(b. ca. 1460, Ferrara, d. 1525, Cremona)
Italian painter, part of a family of painters, father of Camillo Boccaccini. He is first recorded in 1493 in Genoa, where he contracted to paint the high altarpiece (untraced) for S Maria della Consolazione. He studied with followers of Mantegna, at Ferrara, and was a pupil or fellow-student of Domenico Panetti. In 1497 he was extracted from prison in Milan by the agent of Ercole I d'Este, Duke of Ferrara, and worked for the Duke in Ferrara until 1500. Perhaps as a consequence of having killed his common-law wife he then left, presumably for Venice, where he is recorded as residing in 1505. A fresco in Cremona Cathedral is dated 1506, and Cremona was his principal workplace thereafter. In Cremona he painted in Sant'Agostino a series of frescoes. A number of his paintings greatly resemble those of Perugino, among them those in the church of San Vincenzo.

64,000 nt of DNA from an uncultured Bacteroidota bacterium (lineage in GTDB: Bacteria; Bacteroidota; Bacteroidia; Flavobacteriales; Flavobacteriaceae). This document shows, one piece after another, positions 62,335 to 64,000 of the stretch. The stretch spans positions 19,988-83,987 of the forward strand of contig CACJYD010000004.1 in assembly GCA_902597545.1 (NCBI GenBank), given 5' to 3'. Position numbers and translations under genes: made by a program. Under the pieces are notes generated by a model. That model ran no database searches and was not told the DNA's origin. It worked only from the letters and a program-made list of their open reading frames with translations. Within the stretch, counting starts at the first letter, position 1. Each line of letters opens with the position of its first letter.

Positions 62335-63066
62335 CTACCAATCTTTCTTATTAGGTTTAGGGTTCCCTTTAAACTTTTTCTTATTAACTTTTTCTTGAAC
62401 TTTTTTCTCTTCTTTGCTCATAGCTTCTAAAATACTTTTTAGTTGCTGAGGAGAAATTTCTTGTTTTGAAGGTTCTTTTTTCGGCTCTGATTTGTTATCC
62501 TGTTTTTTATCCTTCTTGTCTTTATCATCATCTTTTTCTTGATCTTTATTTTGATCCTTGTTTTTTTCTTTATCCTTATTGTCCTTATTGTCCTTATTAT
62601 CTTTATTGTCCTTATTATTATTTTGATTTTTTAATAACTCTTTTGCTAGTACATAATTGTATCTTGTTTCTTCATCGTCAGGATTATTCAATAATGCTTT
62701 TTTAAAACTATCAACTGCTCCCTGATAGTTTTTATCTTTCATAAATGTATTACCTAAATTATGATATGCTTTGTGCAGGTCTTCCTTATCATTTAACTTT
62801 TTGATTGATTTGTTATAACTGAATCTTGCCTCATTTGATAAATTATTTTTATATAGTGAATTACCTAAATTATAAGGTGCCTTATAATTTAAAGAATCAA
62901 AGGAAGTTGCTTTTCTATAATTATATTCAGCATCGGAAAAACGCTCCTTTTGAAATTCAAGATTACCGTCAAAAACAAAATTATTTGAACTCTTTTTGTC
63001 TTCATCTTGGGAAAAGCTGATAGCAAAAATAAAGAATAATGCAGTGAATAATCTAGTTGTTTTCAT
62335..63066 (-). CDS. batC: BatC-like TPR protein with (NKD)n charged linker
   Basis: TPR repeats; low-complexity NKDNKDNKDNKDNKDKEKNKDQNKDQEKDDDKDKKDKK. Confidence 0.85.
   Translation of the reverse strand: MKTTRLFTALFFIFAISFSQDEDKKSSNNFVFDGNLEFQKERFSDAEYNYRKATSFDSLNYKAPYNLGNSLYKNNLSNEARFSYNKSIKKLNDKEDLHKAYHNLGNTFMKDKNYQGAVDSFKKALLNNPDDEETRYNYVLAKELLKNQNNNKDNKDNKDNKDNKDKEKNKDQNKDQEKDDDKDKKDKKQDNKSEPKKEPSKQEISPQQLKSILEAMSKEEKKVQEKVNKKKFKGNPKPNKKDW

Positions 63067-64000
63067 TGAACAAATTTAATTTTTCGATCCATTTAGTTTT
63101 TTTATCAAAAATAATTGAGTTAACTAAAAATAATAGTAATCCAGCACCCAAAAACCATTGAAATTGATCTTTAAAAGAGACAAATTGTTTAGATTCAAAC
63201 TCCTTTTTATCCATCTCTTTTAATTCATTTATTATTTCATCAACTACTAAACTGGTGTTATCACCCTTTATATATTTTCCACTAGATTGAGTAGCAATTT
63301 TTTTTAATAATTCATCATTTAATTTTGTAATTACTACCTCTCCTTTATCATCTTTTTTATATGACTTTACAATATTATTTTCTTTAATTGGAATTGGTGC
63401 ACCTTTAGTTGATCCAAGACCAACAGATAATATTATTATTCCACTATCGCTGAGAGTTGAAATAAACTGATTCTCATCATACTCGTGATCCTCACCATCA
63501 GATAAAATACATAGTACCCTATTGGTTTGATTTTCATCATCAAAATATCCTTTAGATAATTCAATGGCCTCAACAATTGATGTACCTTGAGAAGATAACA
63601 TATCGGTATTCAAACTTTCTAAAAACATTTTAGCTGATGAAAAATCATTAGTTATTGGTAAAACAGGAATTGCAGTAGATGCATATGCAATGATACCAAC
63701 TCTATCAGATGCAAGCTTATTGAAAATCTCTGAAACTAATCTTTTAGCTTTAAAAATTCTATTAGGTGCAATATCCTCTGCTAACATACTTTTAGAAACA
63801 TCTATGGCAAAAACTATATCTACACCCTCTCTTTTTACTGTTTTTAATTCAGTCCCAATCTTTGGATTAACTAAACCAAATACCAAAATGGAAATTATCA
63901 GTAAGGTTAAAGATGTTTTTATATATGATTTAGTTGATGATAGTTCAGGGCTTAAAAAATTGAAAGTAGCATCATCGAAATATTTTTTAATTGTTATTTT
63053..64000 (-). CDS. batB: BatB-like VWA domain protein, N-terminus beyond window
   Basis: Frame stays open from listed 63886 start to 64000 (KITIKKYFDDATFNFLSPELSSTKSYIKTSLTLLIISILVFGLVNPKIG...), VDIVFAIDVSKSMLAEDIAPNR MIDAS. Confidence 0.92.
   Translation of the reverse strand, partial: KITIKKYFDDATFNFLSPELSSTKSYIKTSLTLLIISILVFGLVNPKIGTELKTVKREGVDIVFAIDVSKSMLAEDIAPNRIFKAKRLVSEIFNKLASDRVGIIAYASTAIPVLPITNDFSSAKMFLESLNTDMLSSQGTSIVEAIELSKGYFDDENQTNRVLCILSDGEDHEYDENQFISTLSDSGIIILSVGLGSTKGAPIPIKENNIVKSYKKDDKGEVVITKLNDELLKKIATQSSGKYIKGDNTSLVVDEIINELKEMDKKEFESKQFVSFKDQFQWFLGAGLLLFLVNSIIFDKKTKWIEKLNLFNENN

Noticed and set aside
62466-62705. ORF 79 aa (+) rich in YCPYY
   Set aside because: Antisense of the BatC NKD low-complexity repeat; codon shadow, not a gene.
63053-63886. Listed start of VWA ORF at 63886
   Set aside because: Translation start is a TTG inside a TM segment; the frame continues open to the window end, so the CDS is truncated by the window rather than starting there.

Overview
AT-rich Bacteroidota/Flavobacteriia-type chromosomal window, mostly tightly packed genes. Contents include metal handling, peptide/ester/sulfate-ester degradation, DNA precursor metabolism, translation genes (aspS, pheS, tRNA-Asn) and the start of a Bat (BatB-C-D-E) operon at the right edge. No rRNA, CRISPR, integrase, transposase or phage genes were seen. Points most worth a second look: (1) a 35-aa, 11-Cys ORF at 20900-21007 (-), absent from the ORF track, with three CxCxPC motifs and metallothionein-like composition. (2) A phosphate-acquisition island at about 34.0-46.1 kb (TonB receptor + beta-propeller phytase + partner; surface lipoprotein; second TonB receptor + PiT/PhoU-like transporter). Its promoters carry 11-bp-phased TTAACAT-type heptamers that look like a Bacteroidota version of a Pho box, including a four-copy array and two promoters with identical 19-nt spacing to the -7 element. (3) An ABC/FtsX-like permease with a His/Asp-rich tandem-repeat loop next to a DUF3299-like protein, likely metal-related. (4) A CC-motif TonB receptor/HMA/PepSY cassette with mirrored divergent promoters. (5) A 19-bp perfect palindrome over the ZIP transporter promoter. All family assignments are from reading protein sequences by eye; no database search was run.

His influences from Perugino are probably due to a period in Rome. His son, Camillo, was his pupil, other pupils included Garofalo, and Galeozzo Campi.